Local MP joins fight against child sexual abuse

21 Feb 2017 11:04 AM

Lucy Frazer MP confirms her support for the Internet Watch Foundation’s fight against online child sexual abuse.

The Southeast Cambridgeshire MP and member of the Select Committee on Education visited the offices of the Internet Watch Foundation (IWF) in Histon, Cambridge.

During her visit, Ms Frazer met IWF’s team of content analysts - the experts who identify online child sexual abuse material, assess reports made by the public, and work internationally to get these criminal images removed. 

She held discussions with IWF’s CEO Susie Hargreaves OBE and Director of External Relations Emma Hardy. They talked about:

Susie Hargreaves OBE, IWF CEO, says: “We were honoured to welcome Lucy to our offices last week. Being supported by parliamentarians – particularly our local MPs – is crucial to our goal of stopping online child sexual abuse imagery on the web. It’s important that we work together to create a safer and better internet for everyone. We’re delighted to strengthen our relationship with Lucy, and I am looking forward to working together in the future.“

Ms Frazer visited the IWF on 3 February 2017, just a few days before Safer Internet Day – a global movement that promotes a safer and more responsible use of digital technology for children and young people across the world.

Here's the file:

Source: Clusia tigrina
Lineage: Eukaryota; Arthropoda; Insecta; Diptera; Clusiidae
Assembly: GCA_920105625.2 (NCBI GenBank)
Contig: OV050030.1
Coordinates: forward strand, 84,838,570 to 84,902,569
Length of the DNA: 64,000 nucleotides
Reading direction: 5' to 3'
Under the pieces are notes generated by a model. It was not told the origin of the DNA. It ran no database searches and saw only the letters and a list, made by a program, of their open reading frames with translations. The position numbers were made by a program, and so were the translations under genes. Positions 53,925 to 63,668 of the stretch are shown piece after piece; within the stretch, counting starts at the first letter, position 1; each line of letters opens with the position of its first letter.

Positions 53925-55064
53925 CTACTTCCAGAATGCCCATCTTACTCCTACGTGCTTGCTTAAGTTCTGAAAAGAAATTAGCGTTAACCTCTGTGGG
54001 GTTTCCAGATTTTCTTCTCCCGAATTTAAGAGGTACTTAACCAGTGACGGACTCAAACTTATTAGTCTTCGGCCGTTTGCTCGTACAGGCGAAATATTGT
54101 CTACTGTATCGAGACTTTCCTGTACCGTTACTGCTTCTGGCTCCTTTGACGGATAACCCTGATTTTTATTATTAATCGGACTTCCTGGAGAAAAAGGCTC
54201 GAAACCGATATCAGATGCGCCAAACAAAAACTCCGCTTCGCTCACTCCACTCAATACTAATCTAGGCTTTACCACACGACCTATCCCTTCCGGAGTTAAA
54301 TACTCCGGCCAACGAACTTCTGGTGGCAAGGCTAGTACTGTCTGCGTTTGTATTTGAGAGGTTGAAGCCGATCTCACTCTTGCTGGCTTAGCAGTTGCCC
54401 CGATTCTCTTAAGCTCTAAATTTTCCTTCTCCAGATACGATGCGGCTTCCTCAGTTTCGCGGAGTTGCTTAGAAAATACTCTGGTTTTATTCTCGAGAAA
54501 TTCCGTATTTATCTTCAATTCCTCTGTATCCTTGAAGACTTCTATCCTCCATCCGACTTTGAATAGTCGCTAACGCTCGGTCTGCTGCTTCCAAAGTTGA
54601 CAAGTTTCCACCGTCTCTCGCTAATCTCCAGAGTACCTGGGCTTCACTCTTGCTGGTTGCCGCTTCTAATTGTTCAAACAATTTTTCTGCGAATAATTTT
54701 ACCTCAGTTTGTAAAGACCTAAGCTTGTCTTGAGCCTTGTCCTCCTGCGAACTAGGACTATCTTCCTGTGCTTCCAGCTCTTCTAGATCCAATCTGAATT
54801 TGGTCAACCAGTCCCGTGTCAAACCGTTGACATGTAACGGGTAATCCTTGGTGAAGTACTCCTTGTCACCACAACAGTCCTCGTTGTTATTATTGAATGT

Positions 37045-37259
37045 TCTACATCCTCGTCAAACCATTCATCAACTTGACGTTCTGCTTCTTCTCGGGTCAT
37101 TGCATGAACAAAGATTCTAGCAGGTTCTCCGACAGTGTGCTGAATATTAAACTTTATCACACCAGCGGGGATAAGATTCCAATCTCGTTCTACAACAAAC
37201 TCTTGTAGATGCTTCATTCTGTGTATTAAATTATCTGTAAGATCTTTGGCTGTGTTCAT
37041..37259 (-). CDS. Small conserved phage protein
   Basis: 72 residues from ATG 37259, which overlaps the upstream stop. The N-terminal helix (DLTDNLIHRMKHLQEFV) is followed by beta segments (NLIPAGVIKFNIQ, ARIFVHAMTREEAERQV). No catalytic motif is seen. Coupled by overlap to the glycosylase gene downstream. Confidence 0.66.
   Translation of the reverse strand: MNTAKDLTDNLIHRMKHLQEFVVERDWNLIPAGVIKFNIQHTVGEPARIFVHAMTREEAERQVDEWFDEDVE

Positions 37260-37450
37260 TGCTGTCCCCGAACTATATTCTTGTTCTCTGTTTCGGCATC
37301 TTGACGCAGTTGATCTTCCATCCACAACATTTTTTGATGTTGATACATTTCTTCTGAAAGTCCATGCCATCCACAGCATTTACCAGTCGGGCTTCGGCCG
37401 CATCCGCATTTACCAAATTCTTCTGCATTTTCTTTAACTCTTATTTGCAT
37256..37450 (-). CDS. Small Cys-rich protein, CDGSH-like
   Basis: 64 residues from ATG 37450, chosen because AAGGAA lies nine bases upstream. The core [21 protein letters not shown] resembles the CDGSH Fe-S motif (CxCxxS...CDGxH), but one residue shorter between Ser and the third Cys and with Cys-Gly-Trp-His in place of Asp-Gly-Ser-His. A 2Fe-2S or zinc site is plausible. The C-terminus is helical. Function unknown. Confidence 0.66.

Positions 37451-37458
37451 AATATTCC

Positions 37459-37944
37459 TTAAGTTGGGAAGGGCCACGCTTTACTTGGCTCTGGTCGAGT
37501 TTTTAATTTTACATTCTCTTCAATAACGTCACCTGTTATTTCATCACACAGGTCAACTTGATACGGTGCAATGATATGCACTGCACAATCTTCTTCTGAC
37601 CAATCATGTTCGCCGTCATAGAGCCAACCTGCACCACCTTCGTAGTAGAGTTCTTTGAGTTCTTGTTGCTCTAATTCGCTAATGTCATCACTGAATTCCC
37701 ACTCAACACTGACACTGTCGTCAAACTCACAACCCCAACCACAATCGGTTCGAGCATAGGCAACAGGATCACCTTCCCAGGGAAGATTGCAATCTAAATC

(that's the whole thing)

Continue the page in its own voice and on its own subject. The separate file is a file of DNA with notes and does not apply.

For further information contact:

Emma Hardy, IWF Director of External Relations +44 (0) 1223 203030 or +44 (0) 7929 553679.

What we do:

We make the internet a safer place. We help victims of child sexual abuse worldwide by identifying and removing online images and videos of their abuse. We search for child sexual abuse images and videos and offer a place for the public to report them anonymously. We then have them removed. We’re a not for profit organisation and are supported by the global internet industry and the European Commission.

We assess over 1,000 webpages per week. As a result of our work and self-regulatory model, known child sexual abuse content hosted in the UK has reduced from 18% in 1996 to 0.2% today